In our time, with all the rapid shifts we’ve experienced, with declining cultural support for religion, with aging members and tight resources, we may be tempted to think that God can’t be truly trusted, that what God demands is more than we can give, or we may be tempted to think in primarily financial terms or institutional terms, to think in terms of what we can do to save our church. Our lessons today tell us that people have thought that way before. But then or now, what God asks of us is the same: to trust God, to give our whole lives to God, to serve God in all that we do, to make every act, even the smallest, a sign of our love for God and God’s world. God’s promise to us that such faithful lives will not be lost, that even the smallest act will be noticed and will count for good.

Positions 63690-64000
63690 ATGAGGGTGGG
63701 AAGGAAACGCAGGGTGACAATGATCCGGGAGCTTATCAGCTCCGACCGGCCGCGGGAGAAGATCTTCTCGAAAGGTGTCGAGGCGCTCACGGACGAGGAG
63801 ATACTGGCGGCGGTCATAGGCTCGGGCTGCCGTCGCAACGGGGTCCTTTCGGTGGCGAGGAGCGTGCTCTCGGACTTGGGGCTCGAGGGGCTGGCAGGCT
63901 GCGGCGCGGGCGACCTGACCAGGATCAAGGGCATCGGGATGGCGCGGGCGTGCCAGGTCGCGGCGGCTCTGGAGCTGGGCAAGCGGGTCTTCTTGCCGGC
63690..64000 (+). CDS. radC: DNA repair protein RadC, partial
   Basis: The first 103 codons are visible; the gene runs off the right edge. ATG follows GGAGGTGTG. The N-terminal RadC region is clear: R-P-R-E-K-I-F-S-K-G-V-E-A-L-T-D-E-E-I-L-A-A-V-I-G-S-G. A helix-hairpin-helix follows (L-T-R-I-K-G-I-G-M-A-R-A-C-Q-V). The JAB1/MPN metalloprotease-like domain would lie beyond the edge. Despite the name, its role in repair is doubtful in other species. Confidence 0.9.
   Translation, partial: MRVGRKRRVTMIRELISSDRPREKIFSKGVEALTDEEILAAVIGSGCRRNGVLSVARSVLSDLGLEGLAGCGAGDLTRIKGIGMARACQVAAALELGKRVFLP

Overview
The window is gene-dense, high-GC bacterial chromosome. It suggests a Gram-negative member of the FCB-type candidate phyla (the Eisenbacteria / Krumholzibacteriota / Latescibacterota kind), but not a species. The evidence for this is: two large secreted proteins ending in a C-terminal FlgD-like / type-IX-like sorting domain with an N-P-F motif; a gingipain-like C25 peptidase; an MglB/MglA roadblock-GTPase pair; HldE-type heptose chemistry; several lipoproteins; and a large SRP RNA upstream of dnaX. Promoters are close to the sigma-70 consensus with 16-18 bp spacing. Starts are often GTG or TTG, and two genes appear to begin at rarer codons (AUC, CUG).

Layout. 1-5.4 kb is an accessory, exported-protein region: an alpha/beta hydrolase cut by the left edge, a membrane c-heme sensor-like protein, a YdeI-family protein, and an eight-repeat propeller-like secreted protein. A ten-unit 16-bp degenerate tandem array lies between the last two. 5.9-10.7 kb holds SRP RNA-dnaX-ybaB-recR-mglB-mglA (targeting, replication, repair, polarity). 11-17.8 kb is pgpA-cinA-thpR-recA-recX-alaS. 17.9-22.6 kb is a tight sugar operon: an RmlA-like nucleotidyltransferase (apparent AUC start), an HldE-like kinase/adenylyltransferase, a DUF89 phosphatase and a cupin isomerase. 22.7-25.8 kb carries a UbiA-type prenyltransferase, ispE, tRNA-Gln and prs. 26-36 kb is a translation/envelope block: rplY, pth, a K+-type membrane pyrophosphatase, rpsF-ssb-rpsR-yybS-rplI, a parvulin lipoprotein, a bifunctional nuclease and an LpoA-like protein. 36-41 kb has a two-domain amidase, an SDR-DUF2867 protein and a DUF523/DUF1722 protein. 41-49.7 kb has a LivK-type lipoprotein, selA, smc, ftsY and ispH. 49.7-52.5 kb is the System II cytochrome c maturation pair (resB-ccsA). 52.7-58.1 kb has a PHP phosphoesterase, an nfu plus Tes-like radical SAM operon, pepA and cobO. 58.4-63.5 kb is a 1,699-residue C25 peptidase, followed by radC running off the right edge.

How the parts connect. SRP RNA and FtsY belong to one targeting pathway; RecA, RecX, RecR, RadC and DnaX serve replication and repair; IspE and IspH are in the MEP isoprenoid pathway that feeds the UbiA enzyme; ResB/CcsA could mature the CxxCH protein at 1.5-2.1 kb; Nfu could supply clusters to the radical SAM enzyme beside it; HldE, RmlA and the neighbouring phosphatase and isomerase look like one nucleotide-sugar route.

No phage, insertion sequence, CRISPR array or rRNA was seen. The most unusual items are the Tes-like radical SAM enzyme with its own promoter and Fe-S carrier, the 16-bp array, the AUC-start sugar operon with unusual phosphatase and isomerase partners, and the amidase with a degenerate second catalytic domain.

He had a special word to the Episcopalians of the Aroostook Cluster, which has marked the closing of two – St. Luke’s and St. Anne’s in Mars Hill – of its five congregations in 2014:

All of you – have been faithful and brave in making the difficult decisions you’ve had to make over the past year. You have stepped out in faith. You have taken big risks, and you have pulled together for the sake of Christian witness here in the County. You have trusted in God even when it was hard, and you have made painful sacrifices. You have given up things you love for the sake of common good.